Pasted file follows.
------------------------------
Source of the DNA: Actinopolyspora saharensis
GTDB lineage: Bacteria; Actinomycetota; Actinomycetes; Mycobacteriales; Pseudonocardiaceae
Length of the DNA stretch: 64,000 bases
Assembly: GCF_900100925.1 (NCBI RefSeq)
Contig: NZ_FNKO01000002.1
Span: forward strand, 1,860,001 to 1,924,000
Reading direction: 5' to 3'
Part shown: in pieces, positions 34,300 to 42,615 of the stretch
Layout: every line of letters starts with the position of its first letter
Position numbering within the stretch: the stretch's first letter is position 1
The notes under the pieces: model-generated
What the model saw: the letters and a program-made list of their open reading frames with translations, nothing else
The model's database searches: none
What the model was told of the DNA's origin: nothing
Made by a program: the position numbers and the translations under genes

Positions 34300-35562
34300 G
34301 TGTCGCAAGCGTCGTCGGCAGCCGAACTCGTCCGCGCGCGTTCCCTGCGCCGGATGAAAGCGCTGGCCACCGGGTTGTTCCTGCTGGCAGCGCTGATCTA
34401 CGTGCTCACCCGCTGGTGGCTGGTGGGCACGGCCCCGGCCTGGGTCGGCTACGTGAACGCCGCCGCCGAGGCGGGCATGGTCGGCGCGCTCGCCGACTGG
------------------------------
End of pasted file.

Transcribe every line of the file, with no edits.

Source of the DNA: Actinopolyspora saharensis
GTDB lineage: Bacteria; Actinomycetota; Actinomycetes; Mycobacteriales; Pseudonocardiaceae
Length of the DNA stretch: 64,000 bases
Assembly: GCF_900100925.1 (NCBI RefSeq)
Contig: NZ_FNKO01000002.1
Span: forward strand, 1,860,001 to 1,924,000
Reading direction: 5' to 3'
Part shown: in pieces, positions 34,300 to 42,615 of the stretch
Layout: every line of letters starts with the position of its first letter
Position numbering within the stretch: the stretch's first letter is position 1
The notes under the pieces: model-generated
What the model saw: the letters and a program-made list of their open reading frames with translations, nothing else
The model's database searches: none
What the model was told of the DNA's origin: nothing
Made by a program: the position numbers and the translations under genes

Positions 34300-35562
34300 G
34301 TGTCGCAAGCGTCGTCGGCAGCCGAACTCGTCCGCGCGCGTTCCCTGCGCCGGATGAAAGCGCTGGCCACCGGGTTGTTCCTGCTGGCAGCGCTGATCTA
34401 CGTGCTCACCCGCTGGTGGCTGGTGGGCACGGCCCCGGCCTGGGTCGGCTACGTGAACGCCGCCGCCGAGGCGGGCATGGTCGGCGCGCTCGCCGACTGG